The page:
We marketed a training program for lower level managers (line supervisors) to large factories in the Bangladeshi ready-made garment industry. Take-up of the program (even for a free slot) was low, due to intense production pressures, fire-fighting and concerns over retention of trained workers. Take-up is quite insensitive to pricing. There was higher interest and demand in training modules aimed at improving production processes and quality, rather than human resources and social compliance. Since the program was priced close to a commercially viable rate, it might be possible to develop a market provided they could be proved to be effective.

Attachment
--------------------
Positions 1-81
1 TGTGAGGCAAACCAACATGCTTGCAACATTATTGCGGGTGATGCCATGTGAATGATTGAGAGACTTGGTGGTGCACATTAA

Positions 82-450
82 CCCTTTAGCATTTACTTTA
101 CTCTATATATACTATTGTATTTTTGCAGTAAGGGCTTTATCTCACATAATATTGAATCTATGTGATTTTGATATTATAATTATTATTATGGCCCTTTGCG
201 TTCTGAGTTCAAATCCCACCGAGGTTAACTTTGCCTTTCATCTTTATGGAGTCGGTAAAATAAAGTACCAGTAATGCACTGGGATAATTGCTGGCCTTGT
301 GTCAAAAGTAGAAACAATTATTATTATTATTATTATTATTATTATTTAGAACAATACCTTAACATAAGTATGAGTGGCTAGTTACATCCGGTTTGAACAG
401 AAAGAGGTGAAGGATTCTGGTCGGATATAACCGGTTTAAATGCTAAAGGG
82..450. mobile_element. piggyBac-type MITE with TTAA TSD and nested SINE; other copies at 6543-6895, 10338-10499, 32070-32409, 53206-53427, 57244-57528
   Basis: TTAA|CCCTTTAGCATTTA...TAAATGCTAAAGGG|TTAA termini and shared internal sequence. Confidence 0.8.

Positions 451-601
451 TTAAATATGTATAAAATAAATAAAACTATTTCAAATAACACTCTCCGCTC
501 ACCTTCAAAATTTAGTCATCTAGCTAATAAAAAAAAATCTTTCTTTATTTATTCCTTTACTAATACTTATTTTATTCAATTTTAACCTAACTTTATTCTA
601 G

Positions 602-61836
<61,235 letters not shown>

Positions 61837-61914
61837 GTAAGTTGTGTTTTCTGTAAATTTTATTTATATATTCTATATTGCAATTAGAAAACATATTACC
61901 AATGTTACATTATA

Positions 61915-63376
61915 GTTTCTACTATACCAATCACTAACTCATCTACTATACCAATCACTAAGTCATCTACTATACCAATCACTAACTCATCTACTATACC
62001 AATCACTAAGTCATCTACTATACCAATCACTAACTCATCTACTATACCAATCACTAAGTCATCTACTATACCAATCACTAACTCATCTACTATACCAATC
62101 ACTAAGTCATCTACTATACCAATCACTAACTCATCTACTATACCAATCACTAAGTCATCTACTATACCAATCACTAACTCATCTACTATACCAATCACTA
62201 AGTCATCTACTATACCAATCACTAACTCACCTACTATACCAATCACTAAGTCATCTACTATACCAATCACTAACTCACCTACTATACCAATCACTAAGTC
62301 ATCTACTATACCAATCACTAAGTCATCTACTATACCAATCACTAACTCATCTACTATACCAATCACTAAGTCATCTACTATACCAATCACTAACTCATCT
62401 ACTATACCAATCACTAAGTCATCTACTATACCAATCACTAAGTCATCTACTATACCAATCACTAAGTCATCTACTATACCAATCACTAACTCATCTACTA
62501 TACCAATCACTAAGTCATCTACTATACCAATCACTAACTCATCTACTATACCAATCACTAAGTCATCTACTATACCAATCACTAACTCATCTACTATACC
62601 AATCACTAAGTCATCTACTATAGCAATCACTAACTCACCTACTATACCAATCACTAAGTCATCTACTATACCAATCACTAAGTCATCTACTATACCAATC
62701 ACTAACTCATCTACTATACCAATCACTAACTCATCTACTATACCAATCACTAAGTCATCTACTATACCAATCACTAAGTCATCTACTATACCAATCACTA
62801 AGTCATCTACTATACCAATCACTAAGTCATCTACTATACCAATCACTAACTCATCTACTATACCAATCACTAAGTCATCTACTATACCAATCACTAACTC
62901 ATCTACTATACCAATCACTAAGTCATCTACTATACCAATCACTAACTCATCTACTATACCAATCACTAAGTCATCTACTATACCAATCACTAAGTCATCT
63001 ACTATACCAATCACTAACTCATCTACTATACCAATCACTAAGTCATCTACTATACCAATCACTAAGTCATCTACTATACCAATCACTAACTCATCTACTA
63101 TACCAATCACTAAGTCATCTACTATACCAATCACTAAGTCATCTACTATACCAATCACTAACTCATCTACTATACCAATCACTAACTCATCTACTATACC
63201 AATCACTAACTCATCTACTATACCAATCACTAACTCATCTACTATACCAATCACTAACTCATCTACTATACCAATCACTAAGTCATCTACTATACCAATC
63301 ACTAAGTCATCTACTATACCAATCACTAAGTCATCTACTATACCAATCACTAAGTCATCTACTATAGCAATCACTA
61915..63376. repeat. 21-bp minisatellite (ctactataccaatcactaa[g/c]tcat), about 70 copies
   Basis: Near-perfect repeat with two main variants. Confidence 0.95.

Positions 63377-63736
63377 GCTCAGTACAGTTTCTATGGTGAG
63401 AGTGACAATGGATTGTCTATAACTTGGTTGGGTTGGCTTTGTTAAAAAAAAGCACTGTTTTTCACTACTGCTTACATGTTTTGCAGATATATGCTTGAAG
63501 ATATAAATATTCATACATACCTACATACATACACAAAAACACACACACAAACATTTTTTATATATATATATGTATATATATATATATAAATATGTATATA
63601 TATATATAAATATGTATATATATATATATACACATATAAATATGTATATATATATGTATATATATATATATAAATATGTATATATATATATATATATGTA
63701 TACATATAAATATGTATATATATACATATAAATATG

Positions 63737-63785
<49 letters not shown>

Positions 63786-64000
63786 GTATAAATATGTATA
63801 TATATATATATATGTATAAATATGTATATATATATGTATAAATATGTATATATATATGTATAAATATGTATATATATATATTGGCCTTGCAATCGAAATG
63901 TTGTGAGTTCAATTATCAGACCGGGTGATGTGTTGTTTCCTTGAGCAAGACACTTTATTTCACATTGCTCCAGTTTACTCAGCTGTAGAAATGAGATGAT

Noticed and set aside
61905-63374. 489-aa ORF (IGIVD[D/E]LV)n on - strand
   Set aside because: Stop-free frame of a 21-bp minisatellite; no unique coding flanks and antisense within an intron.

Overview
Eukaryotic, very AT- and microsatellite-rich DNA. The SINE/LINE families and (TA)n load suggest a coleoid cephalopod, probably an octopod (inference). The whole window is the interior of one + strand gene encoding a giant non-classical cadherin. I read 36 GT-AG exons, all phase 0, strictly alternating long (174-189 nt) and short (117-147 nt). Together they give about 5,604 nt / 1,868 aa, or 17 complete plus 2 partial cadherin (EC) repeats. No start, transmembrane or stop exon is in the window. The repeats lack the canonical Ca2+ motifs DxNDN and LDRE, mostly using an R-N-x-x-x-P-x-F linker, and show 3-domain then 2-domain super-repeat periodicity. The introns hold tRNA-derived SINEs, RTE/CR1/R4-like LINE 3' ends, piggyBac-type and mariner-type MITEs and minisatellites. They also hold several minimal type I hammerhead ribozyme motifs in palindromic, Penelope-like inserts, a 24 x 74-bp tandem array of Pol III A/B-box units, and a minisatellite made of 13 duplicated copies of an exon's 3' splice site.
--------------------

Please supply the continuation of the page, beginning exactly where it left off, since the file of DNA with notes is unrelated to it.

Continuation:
|Title||The Market for Training Services: A Demand Experiment with Bangladeshi Garment Factories|
|Published in||The American Economic Review (2015), 105(5), 300-304|
|Thematic Area||Skill Training|
|Project||Building Management Hierarchies for Growth in LICs|